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U.S. raises terror alert for transit systems

No reports of threats to U.S.


The Bureau of Consular Affairs has set up a call center for inquiries on U.S. citizens in London who may have been affected by the blasts. The call center number is 1-888-407-4747. So far, the bureau has no information about any American citizens injured or killed in the attack.



United States
Crime, Law and Justice

(CNN) -- U.S. mass transit systems were put on higher alert after Thursday's bombings in London, with officials in major cities urging Americans to go about their business but be on the lookout for anything suspicious.

Homeland Security Secretary Michael Chertoff raised the alert level to orange, or high.

He said the order was not a result of any "credible information suggesting an imminent attack here in the United States," but was taken out of concern about possible "copycat" attacks.

Chertoff said the heightened alert covers regional and inner-city passenger rail, subways and metropolitan bus systems.

Officials said the Department of Homeland Security planned to release an advisory bulletin to federal, state and local government officials and law enforcement late Thursday in which it will outline its concerns about continued terrorist interest in mass transit systems.

The bulletin will not mention specific intelligence, a senior Homeland Security official said.

Officials stressed that they do not have any specific or credible threats against transit systems in the United States, but said Thursday's events in London and "some other generic threat streams that have strategic-level importance" have focused efforts on preventing rail attacks.

The national passenger rail network Amtrak increased its security level by inspecting tracks and deploying more officers and canine teams at stations. Transit systems coast to coast took similar steps. (Full story)

In New York, where the 2001 al Qaeda attacks on the World Trade Center killed nearly 2,800 people, city and state officials urged straphangers to be more aware of their surroundings and report any suspicious packages immediately.

"We know what it's like to be attacked," Gov. George Pataki told reporters. "But we know what it's like to live in freedom and in confidence, and that's what we have got to do."

New York Police Commissioner Ray Kelly told CNN his officers were "doing everything that's prudent, everything that we reasonably can do to protect the city."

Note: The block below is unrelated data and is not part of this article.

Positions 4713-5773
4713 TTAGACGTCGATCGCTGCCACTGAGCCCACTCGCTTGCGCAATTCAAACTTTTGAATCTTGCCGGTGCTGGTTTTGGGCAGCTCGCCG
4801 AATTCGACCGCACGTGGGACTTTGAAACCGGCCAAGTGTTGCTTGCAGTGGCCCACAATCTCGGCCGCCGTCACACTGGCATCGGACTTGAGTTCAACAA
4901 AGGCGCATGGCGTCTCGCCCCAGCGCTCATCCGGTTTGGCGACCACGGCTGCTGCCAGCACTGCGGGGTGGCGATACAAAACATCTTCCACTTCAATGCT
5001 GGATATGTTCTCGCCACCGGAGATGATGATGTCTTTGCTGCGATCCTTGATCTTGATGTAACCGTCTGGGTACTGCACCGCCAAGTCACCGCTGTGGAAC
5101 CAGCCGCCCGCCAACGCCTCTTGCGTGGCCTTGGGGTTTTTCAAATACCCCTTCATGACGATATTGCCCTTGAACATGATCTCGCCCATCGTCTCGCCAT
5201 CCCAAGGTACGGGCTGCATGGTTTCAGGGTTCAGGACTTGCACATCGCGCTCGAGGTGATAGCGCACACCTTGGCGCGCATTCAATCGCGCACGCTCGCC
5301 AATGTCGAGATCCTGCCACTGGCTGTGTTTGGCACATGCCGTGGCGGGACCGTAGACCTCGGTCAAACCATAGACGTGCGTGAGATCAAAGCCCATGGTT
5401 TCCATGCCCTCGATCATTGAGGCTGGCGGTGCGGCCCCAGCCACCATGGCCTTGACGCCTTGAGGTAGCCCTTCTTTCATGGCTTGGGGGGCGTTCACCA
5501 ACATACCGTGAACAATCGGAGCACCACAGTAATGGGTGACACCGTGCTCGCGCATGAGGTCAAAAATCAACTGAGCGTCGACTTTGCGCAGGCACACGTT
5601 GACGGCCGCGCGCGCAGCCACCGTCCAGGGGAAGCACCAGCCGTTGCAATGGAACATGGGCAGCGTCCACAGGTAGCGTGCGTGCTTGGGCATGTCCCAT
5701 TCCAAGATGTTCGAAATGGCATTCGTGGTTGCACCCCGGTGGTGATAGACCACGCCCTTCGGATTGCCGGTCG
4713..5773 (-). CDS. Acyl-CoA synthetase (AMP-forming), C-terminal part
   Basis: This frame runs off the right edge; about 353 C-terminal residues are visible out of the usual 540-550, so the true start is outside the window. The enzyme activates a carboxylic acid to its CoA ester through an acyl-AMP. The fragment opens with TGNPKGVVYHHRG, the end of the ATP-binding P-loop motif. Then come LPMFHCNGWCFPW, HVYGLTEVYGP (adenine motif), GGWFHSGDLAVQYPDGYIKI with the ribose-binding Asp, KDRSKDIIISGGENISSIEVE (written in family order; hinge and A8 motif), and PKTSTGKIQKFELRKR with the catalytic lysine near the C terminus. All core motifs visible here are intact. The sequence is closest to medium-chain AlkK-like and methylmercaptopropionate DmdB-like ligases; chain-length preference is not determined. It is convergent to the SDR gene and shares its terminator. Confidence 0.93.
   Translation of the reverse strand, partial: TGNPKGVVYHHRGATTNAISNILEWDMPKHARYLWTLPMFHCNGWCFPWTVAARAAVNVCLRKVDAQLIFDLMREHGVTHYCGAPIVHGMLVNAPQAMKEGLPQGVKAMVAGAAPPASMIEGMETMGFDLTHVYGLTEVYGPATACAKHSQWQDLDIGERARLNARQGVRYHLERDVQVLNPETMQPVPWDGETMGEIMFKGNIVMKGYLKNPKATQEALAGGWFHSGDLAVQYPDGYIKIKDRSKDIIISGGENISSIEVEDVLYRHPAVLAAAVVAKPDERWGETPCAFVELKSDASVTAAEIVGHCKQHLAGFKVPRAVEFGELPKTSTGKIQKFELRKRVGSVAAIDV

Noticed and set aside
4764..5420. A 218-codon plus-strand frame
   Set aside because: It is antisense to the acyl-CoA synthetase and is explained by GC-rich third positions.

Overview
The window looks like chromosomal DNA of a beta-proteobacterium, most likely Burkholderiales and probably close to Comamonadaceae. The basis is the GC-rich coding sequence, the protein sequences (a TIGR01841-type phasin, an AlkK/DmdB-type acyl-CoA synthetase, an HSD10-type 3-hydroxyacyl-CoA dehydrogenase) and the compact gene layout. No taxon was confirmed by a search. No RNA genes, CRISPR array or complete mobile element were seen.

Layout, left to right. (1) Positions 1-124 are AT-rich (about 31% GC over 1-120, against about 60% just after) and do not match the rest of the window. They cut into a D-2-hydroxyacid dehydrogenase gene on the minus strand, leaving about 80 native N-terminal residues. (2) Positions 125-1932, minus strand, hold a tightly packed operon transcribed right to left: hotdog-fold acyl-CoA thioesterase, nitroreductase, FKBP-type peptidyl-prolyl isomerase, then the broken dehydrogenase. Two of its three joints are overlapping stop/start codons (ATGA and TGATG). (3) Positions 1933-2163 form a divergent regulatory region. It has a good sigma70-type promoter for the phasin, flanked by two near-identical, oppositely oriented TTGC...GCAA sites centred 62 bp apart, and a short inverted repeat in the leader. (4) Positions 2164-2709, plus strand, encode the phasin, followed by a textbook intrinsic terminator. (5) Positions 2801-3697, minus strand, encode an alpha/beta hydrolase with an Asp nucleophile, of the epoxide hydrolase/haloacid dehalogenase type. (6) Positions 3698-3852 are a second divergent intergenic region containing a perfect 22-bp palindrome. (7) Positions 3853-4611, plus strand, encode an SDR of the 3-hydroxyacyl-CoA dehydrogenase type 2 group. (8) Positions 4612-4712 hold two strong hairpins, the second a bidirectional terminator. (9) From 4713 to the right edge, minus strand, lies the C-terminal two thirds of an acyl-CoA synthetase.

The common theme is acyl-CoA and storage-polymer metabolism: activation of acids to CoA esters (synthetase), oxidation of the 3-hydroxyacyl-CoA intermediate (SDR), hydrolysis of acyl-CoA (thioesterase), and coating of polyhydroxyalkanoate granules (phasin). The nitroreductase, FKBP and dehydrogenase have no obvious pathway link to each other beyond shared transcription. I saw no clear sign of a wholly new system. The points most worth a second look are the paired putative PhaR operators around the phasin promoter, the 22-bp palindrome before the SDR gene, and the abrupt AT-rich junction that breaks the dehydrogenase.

But he said it was impossible to put a police officer "on every train all the time, or one on every station all the time."

"New Yorkers are tough people. They realize that there are certain risks they have to assume," Kelly said. "I think they also realize that the government is doing everything that we reasonably can do to protect them."

In Chicago, police tightened security around the central business district and transit system, and Mayor Richard M. Daley said his office was staying in touch with federal Homeland Security officials.

"They are not suggesting that people change their travel plans, but they have called for increased vigilance from passengers and authorities," Daley said.

Similar steps were being taken on subways, buses, airports and train stations in major cities nationwide.

Many of those steps were launched immediately after the bombings hit three trains and a double-decker bus during London's morning rush hour, killing 37 people and wounding 700.

British Prime Minister Tony Blair blamed Islamic extremists for the bombings and vowed to bring those responsible to justice.

In Washington, the Metro transit police sent special teams armed with machine guns and accompanied by bomb-sniffing dogs to patrol subway stations, trains and buses.

Capitol Hill police Thursday announced plans to search buses, tour vans and larger vehicles traveling on the roads leading to the Capitol. Security also was tightened around the Pentagon.

Congress is out of session for the Independence Day break. The House and Senate are scheduled to convene again next week.

Secretary of State Condoleezza Rice and Defense Secretary Donald Rumsfeld signed a condolence book at the British Embassy in Washington.

The U.S. Army band played "God Save the Queen" outside the embassy Thursday evening, and the State Department lowered the Union Jack to half-staff outside its Washington headquarters.

"I want to express our sympathy and our prayers for the families of those who have died and our prayers and wishes for the recovery of the injured," Rice said. "I also want to say that we have no better friend, and ally, in the struggle against terrorism than Great Britain."

People left dozens of flower bouquets and signs with messages such as "We stand with you" and "Today, we are all British" against the front gate of the embassy.

President Bush was attending the Group of Eight economic summit in Scotland when the bombing occurred.

"We will not yield to these people, will not yield to the terrorists," he said. "We will find them, we will bring them to justice, and at the same time we will spread an ideology of hope and compassion that will overwhelm their ideology of hate."

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